Life is Short
I’ve talked before about living life to the fullest, and taking every opportunity that comes along. Life is short, people.
This last couple of weeks, we were reminded of our own mortality when my former brother-in-law (my husband’s sister’s ex-husband) had a heart attack. He was working, and fell and hit his head when he lost consciousness. My nephew had a really rough week, not knowing what would happen to his dad, and then knowing that his dad would never be back. Doug was found to be brain dead, and he never woke up.
Many years ago, another brother-in-law had a similar thing happen. My sister and her husband were separated, and he died of a heart attack in his sleep at his apartment. My dad and my sister found him when he didn’t go in to work, and three children instantly lost their dad.
Ladies and gentlemen, life is short. Most of us live our daily lives taking care of our families, going to work, making dinner and doing chores. Not knowing that everything can change in an instant.
I’ve written several times about taking chances, and living life to the fullest. I believe that you have to live your best life, for today. You never know what may be around the corner – the good and the bad.
My kids and my husband – our family – is the best thing in my life. And our extended family is so important as well. We are all here for each other, and we all support each other. All of us have dreams and goals, and as a family we do what we can to help reach those dreams.
For those of us left behind, life still goes on. We still have to take care of each other, go to work, make dinner and do the chores. But, we should do all of those things with awareness and love for each other, knowing that we need to cherish the time that we have together.
Whether death comes at the end of a life well lived – we lost an octogenarian family friend last week as well – or suddenly to someone who should have had years left to live, our job is to keep on living, and to remember the fun, remember the good times. Sadness comes with death. We should also rejoice in life.
Doug was an organ donor, and his last gift was to give ongoing life to others who needed donated organs for transplants. I had never seen an “honor walk” before, but more than 300 people walked with Doug’s body as the nurses took him to the operating room for the donations. This is amazing!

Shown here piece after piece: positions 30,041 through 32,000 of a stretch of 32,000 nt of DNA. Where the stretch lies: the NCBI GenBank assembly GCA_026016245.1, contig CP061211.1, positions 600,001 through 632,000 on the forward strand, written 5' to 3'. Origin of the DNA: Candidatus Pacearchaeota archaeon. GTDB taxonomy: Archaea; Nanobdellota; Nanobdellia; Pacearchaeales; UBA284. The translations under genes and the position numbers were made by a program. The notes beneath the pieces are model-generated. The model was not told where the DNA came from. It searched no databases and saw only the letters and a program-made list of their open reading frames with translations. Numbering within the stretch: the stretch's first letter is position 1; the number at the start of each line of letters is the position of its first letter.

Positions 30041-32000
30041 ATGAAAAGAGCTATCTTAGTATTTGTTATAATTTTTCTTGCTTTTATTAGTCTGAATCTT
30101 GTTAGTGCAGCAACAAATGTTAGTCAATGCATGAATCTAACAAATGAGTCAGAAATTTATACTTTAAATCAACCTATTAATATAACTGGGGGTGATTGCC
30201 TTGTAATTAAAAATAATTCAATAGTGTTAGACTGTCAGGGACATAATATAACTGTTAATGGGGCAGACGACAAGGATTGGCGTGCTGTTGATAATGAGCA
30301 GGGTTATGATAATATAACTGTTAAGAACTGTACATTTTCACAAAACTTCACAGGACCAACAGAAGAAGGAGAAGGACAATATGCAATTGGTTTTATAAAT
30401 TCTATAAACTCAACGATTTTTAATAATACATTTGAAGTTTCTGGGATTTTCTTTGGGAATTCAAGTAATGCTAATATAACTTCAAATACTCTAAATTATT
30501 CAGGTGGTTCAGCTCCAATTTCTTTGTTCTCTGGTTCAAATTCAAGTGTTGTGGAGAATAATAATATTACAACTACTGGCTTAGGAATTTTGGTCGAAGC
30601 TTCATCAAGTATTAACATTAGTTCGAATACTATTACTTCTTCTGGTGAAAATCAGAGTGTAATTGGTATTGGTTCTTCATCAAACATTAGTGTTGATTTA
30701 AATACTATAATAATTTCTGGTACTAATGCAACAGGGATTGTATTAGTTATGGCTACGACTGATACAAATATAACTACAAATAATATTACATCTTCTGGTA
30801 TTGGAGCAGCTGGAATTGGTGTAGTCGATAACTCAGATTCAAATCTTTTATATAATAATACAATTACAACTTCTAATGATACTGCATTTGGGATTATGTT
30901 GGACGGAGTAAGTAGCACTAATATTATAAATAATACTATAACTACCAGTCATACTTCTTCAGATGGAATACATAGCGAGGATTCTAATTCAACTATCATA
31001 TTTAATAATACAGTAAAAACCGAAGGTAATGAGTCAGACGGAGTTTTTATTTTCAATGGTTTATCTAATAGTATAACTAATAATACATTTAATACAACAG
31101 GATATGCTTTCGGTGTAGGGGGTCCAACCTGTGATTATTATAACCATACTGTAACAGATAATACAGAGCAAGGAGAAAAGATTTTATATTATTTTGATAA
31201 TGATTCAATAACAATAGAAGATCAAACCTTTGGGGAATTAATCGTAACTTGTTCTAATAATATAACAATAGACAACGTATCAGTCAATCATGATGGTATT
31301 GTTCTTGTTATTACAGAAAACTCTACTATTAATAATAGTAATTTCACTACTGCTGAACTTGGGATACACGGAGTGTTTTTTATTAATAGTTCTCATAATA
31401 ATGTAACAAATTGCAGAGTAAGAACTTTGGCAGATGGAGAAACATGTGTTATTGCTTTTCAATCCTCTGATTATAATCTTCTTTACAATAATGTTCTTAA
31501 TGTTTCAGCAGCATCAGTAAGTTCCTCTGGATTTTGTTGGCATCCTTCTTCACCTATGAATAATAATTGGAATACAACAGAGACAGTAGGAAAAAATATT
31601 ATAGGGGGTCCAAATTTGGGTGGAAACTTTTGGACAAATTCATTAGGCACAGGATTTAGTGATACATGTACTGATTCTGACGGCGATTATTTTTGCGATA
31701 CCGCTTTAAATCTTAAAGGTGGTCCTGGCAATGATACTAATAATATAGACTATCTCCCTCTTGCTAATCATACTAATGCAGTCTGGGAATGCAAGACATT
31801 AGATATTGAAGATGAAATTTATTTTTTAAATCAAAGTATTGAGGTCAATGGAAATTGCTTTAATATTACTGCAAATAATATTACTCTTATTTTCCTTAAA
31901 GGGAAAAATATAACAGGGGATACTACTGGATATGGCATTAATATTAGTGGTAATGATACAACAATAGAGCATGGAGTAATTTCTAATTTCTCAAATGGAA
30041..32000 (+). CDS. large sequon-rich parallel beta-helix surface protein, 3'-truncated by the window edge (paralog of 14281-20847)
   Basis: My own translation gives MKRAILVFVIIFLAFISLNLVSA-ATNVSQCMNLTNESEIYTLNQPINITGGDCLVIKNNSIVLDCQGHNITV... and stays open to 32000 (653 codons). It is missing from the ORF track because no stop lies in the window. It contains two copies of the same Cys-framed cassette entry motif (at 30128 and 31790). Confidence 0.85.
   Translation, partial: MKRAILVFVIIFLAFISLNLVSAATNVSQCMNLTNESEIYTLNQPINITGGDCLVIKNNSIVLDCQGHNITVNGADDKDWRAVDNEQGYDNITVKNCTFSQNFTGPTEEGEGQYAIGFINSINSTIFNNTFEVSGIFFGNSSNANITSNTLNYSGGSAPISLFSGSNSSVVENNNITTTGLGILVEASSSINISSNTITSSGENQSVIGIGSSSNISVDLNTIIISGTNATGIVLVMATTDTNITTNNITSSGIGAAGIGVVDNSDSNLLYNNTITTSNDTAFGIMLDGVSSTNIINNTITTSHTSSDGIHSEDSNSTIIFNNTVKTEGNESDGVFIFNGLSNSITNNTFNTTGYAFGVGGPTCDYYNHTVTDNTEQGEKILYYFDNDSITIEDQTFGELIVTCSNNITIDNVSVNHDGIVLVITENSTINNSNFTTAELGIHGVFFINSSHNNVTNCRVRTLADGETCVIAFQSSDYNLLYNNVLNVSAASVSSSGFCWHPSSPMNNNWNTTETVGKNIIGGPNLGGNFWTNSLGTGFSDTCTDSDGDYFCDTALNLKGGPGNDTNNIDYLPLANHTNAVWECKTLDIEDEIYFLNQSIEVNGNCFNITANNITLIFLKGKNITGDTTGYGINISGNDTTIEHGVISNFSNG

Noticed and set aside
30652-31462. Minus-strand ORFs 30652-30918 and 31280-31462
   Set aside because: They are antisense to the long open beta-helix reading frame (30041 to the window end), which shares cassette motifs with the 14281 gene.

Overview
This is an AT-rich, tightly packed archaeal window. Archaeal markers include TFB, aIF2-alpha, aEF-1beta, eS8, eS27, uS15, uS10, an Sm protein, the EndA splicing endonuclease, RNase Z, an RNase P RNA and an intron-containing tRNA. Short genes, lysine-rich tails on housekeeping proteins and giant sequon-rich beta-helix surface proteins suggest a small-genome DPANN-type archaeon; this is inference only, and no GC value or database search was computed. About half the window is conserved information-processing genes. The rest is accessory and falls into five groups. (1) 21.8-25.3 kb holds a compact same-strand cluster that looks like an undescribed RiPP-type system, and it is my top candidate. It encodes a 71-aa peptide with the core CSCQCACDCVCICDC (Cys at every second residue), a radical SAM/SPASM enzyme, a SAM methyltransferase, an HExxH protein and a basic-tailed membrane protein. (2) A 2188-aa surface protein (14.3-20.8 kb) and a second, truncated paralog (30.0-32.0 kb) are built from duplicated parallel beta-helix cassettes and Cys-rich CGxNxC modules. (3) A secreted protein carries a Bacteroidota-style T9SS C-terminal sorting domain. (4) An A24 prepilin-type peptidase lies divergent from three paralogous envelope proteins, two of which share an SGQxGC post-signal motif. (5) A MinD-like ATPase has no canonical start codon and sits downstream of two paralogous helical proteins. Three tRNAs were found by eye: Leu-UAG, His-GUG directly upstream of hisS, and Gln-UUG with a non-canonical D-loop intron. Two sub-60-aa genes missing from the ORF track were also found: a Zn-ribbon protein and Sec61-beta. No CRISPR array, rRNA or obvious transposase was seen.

So, I want to remind everyone to become an organ donor, if you aren’t already. That gift of life can help someone else live their best life!
I also encourage everyone out there to know their family health history. Both of my brothers-in-law had fathers who died of heart attacks when they were fairly young. Neither of them was in bad health, but there was family history of congenital heart failure. So, make sure you know your family history, and make sure you find out what you can do to get ahead of potential issues!
I have a family history of diabetes on my mom’s side of the family. My mom and both of her brothers have thyroid issues, and my cousins and I know that we need to be aware of this for ourselves.
My husband’s family has several ladies who have had breast cancer, including my mother-in-law. And all of us are more aware of getting checked and making sure we get ahead of the potential issue.
Ladies and gentlemen, as I mentioned a couple of weeks ago in “Adventures,” having a good relationship with your local doctors is key in helping our kids get the help they need when an accident happens. Likewise, when something big comes our way (as it did for my mother-in-law when she found a lump in her breast), having those relationships helps us get the help we need, fast.
My mother-in-law was very fortunate. One of the nurses at our local clinic connected her with a surgeon in Denver right away, and with the oncology team at University Hospital. Within a week, the lump was removed, and she was set up with radiation. She was able to have tests taken that allowed her to have radiation but no chemo, and now she has been cancer free for almost five years!
I have also talked before about my grandfather. He lived life to the fullest, with diabetes, and enjoyed every minute! At the end of his life, he was still completely with us mentally, but his body failed him. Until that point, I had not known that eventually, diabetes gets the best of all of the internal organs. Death is part of life, and I like to remember that my grandfather was still downhill skiing when he was over 80!
So, live your best life. For you. Live for today. Enjoy every minute! You never know what may happen, and you might as well enjoy it all while you can. Life is short!
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